Enterprise Inns blames taxes and downturn for profit warning

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The Independent Online

Britain's second-largest pub group warned that profits were under pressure from the consumer downturn, falling beer sales and financial assistance given to licensees, sending its shares plummeting 13 per cent.

Enterprise Inns' chief executive, Ted Tuppen, said the consumer downturn was having the biggest impact. "The main issue is of consumer confidence. The ordinary man on the street has less money for discretionary spending after paying for [rising] utility bills, mortgages and food. This is the first anniversary of the smoking ban, and pressure on the consumer is likely to be with us for some time."

Enterprise Inns said that declines in volumes of on-trade beer sales and more than £3.5m it gave in assistance to licensees suffering from tough trading in the first half of its financial year has put pressure on earnings before interest, taxes, depreciation and amortisation. The group declined to provide a figure for falling beer sales, but cited industry sources suggesting close to double-digit falls between April and June.

Mr Tuppen said that Enterprise Inns had already "slightly" increased the amount of assistance it gives to struggling licensees in the second half of its financial year, but stressed that these accounted for about 7 per cent of its 7,700 tenanted pubs.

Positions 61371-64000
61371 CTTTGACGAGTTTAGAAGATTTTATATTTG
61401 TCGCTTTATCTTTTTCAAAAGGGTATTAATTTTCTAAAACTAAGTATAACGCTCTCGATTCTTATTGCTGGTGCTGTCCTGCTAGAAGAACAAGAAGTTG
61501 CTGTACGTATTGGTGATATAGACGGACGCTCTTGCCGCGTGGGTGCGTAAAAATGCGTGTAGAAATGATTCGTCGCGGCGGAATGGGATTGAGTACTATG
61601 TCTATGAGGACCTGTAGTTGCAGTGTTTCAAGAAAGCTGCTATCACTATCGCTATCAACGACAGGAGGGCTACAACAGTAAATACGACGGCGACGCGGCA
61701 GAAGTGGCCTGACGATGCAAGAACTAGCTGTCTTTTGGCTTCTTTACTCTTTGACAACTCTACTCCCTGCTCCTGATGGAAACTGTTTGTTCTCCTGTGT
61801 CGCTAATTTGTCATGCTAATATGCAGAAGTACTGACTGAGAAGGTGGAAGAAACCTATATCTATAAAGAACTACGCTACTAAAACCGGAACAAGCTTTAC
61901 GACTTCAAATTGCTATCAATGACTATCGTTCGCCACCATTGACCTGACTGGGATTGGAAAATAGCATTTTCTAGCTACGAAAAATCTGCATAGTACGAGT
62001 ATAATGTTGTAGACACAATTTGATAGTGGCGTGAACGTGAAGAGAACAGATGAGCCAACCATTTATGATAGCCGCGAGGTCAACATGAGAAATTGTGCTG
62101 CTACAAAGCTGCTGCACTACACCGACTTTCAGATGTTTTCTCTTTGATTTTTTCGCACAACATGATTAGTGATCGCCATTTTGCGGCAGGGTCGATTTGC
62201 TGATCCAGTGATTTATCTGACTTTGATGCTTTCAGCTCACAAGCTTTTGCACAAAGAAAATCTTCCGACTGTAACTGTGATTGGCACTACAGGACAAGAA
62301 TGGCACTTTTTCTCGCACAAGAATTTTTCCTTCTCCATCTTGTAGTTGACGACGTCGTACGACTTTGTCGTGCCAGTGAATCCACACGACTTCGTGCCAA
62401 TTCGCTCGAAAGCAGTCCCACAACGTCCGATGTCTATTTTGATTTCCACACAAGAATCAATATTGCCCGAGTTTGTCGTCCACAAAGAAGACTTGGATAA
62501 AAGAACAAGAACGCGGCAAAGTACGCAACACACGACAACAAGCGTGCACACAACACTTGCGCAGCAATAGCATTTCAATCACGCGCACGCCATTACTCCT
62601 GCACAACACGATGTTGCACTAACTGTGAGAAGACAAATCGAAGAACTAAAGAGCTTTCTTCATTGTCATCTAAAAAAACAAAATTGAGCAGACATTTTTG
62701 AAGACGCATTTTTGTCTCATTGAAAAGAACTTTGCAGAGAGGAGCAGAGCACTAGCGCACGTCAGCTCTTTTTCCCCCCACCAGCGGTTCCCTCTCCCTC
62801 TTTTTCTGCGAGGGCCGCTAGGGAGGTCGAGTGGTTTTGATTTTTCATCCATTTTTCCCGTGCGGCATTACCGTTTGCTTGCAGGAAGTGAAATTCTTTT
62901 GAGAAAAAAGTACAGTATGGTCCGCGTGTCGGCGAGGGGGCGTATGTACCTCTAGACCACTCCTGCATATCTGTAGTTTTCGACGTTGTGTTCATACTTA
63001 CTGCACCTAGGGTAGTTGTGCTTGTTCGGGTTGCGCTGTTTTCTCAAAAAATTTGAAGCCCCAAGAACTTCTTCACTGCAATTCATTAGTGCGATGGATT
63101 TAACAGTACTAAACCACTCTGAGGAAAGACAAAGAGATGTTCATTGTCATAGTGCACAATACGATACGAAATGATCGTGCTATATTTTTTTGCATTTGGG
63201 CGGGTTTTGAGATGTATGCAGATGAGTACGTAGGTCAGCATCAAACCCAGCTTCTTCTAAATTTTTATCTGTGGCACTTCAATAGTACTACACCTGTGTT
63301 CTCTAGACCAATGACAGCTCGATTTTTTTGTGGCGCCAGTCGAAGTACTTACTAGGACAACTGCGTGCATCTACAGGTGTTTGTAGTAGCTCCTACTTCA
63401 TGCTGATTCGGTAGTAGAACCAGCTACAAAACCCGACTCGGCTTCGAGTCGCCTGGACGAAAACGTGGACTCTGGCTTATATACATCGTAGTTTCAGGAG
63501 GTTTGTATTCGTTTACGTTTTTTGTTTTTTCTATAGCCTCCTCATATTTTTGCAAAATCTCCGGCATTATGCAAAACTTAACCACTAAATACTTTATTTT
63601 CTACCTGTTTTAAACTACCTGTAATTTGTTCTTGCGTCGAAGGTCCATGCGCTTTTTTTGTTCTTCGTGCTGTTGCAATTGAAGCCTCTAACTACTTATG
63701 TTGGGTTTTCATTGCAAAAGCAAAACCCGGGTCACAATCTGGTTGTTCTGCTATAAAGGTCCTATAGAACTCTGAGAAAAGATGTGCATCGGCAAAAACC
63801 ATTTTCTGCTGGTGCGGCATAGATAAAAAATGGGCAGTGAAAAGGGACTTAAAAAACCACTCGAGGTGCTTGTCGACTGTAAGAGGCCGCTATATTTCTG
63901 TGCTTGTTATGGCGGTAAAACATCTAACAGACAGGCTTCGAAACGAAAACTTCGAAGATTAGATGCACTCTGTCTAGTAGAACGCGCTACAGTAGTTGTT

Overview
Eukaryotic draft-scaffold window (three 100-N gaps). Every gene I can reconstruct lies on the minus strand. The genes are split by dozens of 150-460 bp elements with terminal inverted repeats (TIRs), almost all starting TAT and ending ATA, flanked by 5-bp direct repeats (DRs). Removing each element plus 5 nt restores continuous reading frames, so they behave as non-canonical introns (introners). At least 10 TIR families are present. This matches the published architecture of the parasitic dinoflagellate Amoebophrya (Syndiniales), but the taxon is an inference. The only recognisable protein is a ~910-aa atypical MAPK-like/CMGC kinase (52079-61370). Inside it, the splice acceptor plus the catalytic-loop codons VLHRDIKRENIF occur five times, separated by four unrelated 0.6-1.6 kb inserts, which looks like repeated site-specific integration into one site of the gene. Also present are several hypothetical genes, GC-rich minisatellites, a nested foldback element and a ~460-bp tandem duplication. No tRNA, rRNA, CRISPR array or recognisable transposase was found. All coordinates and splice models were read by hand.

He said: "An awful lot of our pubs are doing remarkably well. A substantial number are trading ahead of last year."

Mr Tuppen attacked the Government's increase in alcohol duty in the Chancellor's March Budget, saying: "It punishes the regular pub goer while having absolutely no impact on binge drinking. It is just another stealth tax."

Mr Tuppen said Enterprise Inns would decide in the autumn about converting to a real estate investment trust (Reit), considered by some to be a tax-efficient way of managing a large property portfolio. On 7 May, Enterprise Inns said that HM Revenue and Customs had confirmed it was eligible to convert to a Reit, subject to an internal reorganisation. Since then it said it had made good progress with HMRC and was in a position to seek the necessary approvals from stakeholders.

John Beaumont, an analyst at Kaupthing, said Enterprise Inn's trading statement was more cautious than expected, but remained upbeat about its Reit prospects. Mr Beaumont said: "We have assumed it will become a Reit during the fourth quarter of 2008 and on this basis – and only this basis – we are positive on the stock." Shares in Enterprise Inns fell by 46.25p to 299.5p.

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